So how's it working? My abstinence is the single binding thread that has stitched the last 365 days of my life together. It's an incredible treasure. After I got abstinent, I began to be able to work on my life. The work I've been doing has been framed by the 12 steps and 12 traditions of Overeaters Anonymous (yes, the same 12 Steps from AA). But I got abstinent first. See? I'm in a 12 Step recovery program, but it started with recognizing I was powerless and that in order to be realistic and honest about that powerlessness, I could no longer take part in those behaviors if I wanted to live. If. I. Want. To. Live.
Not everyone is like this. Not everyone has this, and I claim no monopoly on the truth or on identifying "the problems of the world." This problem is mine. To me, it is a fatal illness and if I don't recover from it, it will eventually kill me dead. No joke at all, I've looked at the abyss and I know it will kill me. But I'm recovering from the illness. I have a solution to this problem, and like the disease that not everyone shares, the solution that's been given to me is mine, for me. But it's working. That's for damn sure. And it started with abstinence, which has been my gift to retain every day for a whole year.
So it's working. What does "it's working" look like? Physically it's been quite helpful, as I've lost 130 pounds and have—other than an old back issue and this surgery thing—so many fewer health concerns than I did (I have not yet started an exercise program. I'm not kidding.) Spiritually and emotionally I've gone through a ton of changes—and I'm feeling so much better. I have a renewed outlook, new confidence, stability, and sanity. I don't eat to avoid or hide my emotions, I just practice feeling them, expressing them, and letting go. I don't eat for any reason other than hunger and that it's eating time (thankfully, these two coincide about 5 hours from the previous meal). I have a new lease on life.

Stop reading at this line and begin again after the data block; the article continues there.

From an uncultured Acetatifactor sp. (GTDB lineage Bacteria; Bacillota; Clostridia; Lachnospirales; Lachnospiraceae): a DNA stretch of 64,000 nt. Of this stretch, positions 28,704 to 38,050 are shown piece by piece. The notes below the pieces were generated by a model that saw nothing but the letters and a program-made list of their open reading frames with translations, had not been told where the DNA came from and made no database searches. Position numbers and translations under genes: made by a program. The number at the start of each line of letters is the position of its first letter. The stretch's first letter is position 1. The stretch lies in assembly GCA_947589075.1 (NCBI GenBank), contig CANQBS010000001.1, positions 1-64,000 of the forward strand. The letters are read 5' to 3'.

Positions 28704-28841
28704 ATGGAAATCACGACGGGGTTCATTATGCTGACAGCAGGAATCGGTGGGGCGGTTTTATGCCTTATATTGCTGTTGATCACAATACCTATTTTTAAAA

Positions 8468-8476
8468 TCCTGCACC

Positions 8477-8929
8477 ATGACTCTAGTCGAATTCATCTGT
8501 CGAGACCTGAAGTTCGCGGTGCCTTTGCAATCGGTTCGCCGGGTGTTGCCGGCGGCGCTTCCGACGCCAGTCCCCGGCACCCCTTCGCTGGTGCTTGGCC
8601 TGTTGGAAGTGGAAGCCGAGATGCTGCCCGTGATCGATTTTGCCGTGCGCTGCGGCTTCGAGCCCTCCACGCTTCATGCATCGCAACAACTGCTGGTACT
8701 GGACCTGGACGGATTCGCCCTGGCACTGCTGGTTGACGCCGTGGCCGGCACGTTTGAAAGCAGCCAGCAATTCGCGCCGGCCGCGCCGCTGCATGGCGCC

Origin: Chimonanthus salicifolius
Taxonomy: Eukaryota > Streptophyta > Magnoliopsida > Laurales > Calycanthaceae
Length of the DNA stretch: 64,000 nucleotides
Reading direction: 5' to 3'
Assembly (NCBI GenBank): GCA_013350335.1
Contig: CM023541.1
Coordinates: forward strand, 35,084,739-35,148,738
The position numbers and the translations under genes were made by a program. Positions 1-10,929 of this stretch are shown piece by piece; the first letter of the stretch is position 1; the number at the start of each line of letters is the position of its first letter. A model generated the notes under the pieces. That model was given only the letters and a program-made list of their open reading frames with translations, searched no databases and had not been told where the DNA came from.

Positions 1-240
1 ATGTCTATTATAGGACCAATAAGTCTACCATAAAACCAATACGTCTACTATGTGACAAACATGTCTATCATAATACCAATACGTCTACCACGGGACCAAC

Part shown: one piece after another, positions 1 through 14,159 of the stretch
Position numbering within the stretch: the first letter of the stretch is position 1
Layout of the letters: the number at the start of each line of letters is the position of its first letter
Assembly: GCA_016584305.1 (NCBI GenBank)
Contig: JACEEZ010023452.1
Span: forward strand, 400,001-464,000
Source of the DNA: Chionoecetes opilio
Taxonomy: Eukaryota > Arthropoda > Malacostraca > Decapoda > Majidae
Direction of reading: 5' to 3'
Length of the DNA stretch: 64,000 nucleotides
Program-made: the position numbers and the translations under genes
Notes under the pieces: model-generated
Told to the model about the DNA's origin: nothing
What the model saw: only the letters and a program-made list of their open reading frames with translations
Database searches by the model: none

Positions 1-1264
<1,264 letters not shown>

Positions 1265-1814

In some ways abstinence has been the equivalent of four full time jobs (full time job = 2080 hours/year) and it's the bottom line thing for me. I know that sounds like a pretty narrow scope, a pretty short horizon but so be it. I'm alive and I'm getting better at living. And thank God too, not a moment too soon. I've been helped by so many people—I know I haven't done it alone. Which is why it's such an incredible gift: it's been done to me as much as something I've done. I've participated in it, but I sure haven't done it all—or really feel like I've done any of it—on my own. It's like the whole world, from the Creator on down to family, friends, and some near-perfect strangers all got together and said: let's give Jon a gift he's really going to love. And then gave it every day. Day. Day. Day. Thanks everybody, that's a tremendous gift and every day that goes by, I feel the reality that I'm worth it, and for that I'm even more grateful. One whole year gone by.